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Electronic health records show promise in reducing unnecessary testing

Deploying multiple interventions simultaneously within the EHR is shown to improve care while avoiding unnecessary costs.

Jeff Lagasse, Associate Editor

After it implemented electronic health record-based interventions, Boston Medical Center reduced unnecessary diagnostic testing and increased the use of postoperative order sets, two markers of providing high-value medical care, a new study shows.

The data from the hospital's efforts demonstrates the impact of deploying multiple interventions simultaneously within the EHR as a way to deliver high-value care -- which is defined as delivering the best possible care while simultaneously reducing unnecessary healthcare costs.


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At six months following Boston Medical Center's intervention, which was activated hospital-wide for specific patients using the Epic EHR, the proportion of patients receiving pre-admission chest X-rays showed a decrease of 3.1 percent, and the proportion of labs ordered at routine times decreased by 4 percent. Total lab utilization decreased by 1,009 orders per month.

The researchers found no significant difference in the estimated red blood cell transfusion utilization rate, or the number of non-ICU urinary catheter days. But the proportion of postoperative patients who received appropriate pain and pneumonia prevention orders showed an increase of 20 percent.


The focus on providing high-value medical care was renewed in 2012 with the release of the Choosing Wisely campaign, an initiative of the American Board of Internal Medicine Foundation. Many institutions have responded by developing EHR-based interventions that target individual recommendations.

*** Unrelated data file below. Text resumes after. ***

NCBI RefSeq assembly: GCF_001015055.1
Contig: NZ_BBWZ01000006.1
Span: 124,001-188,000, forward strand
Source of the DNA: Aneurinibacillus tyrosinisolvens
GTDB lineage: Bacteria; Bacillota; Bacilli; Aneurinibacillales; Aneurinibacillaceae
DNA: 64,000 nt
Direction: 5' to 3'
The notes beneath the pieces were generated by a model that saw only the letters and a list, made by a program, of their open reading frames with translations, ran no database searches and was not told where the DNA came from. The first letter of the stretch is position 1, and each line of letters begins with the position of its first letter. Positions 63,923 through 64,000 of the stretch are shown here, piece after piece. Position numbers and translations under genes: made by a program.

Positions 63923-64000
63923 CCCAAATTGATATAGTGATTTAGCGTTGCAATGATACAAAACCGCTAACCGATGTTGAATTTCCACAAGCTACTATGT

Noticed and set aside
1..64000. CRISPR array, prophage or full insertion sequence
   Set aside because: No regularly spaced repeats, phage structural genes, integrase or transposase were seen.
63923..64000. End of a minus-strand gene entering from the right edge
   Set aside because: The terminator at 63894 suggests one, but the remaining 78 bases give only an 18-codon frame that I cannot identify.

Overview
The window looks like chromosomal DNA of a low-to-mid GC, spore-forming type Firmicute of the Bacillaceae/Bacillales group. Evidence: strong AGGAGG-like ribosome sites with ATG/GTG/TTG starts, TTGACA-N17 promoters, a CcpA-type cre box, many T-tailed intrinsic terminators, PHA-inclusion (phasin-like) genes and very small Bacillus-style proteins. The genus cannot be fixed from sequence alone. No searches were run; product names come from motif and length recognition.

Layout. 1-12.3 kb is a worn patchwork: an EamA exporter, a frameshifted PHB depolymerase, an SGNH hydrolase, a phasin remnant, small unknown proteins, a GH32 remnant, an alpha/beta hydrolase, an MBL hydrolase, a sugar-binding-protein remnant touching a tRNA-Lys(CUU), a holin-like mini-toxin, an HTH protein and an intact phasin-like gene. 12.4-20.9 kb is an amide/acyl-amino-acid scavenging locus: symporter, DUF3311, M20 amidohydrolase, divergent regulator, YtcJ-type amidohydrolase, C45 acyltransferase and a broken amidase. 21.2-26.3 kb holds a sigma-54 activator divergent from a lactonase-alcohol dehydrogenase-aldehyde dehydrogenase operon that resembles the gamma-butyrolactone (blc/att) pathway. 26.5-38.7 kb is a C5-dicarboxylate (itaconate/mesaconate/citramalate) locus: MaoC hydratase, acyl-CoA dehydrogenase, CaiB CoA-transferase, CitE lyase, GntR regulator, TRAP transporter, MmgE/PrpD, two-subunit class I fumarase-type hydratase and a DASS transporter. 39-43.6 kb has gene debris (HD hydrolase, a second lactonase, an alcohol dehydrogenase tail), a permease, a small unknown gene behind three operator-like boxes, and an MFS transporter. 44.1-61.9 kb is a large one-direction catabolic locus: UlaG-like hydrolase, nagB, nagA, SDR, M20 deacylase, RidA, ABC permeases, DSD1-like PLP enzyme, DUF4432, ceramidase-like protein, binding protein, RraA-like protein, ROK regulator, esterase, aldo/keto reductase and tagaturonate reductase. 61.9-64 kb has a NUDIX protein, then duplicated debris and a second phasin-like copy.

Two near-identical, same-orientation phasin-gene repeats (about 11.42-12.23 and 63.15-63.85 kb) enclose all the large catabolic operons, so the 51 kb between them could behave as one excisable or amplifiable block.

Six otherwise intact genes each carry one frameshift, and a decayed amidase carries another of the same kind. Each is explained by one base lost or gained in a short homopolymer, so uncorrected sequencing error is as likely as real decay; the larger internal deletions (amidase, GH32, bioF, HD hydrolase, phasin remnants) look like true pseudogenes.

BMC focused on five areas in the Choosing Wisely recommendations: The overutilization of chest X-rays, routine daily labs, red blood cell transfusions, urinary catheters and underutilization of pain and pneumonia prevention orders for patients after surgery. 

To do this, the researchers worked with the information technology team to incorporate new recommendations into the EHRs that would alert the provider to best practice information. The researchers examined data between July 2014 and December 2016 to look at how the interventions played out clinically.


The study suggests that future efforts aimed at increasing high-value care should consider other elements, such as clinician education, audits and feedback, and peer comparison.


EHRs can giveth, but according to some, they can also taketh away. An increasing number of experts are warning that EHRs can contribute to physician burnout, largely because each system is different. With disparate electronic health record systems comes an added hardship for physicians, affecting their work -- and their reimbursement.

Simplicity may be an important factor in avoiding burnout. A study published in August shows that simple EHRs can actually help hospital and health systems retain physicians longer.

Twitter: @JELagasse
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